Critical Disability Studies at the Edge of Global Development: Why Do We Need to Engage with Southern Theory?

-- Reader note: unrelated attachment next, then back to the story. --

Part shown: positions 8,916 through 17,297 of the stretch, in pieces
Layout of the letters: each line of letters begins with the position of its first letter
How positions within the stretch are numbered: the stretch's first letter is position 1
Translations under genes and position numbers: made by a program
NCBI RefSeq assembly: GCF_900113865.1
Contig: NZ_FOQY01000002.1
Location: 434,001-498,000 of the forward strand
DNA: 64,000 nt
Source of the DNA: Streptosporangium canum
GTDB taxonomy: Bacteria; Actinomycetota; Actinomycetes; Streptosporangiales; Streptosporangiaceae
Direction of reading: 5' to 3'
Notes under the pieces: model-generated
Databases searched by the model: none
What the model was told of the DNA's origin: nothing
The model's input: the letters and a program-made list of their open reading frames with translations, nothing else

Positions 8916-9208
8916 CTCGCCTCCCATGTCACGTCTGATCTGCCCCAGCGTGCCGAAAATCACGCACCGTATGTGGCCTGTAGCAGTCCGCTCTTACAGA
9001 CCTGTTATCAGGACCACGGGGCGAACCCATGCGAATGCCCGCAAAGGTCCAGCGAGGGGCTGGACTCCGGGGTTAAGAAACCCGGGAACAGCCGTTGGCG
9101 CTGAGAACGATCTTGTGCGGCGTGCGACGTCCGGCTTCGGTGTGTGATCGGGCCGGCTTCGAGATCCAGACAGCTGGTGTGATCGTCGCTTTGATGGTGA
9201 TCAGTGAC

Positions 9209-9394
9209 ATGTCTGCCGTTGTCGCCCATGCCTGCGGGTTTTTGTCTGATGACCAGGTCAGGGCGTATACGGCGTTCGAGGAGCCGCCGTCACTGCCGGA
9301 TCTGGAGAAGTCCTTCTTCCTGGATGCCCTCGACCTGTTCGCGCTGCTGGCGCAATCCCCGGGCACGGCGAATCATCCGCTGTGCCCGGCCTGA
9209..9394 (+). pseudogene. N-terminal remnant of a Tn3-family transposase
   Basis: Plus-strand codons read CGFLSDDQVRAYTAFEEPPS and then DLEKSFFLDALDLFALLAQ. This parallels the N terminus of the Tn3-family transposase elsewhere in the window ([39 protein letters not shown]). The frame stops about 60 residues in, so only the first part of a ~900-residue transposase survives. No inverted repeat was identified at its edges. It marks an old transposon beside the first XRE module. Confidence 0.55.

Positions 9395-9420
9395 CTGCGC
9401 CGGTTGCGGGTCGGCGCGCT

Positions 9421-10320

This paper examines critical disability studies through the lens of Southern theory–a theoretical perspective on the process of knowledge production in social sciences which embodies intellectual projects from the global South (Connell, 2007). Building on Helen Meekosha’s question on decolonizing disability (2011), I critique the domination of Northern disability studies by proposing an engagement with Southern theory. My argument is three-fold: First, the use of Southern theory enables us to interrogate the domination of Northern epistemologies in Southern contexts; second, this theory unveils how colonialism has continued to manifest itself through the knowledge practices which have made the experiences of disabled people in the global South invisible; and finally, situated within the context of global development, this theory enables critical disability studies to act as a project of decolonization that engages with Indigenous ways of knowing about disability experiences.
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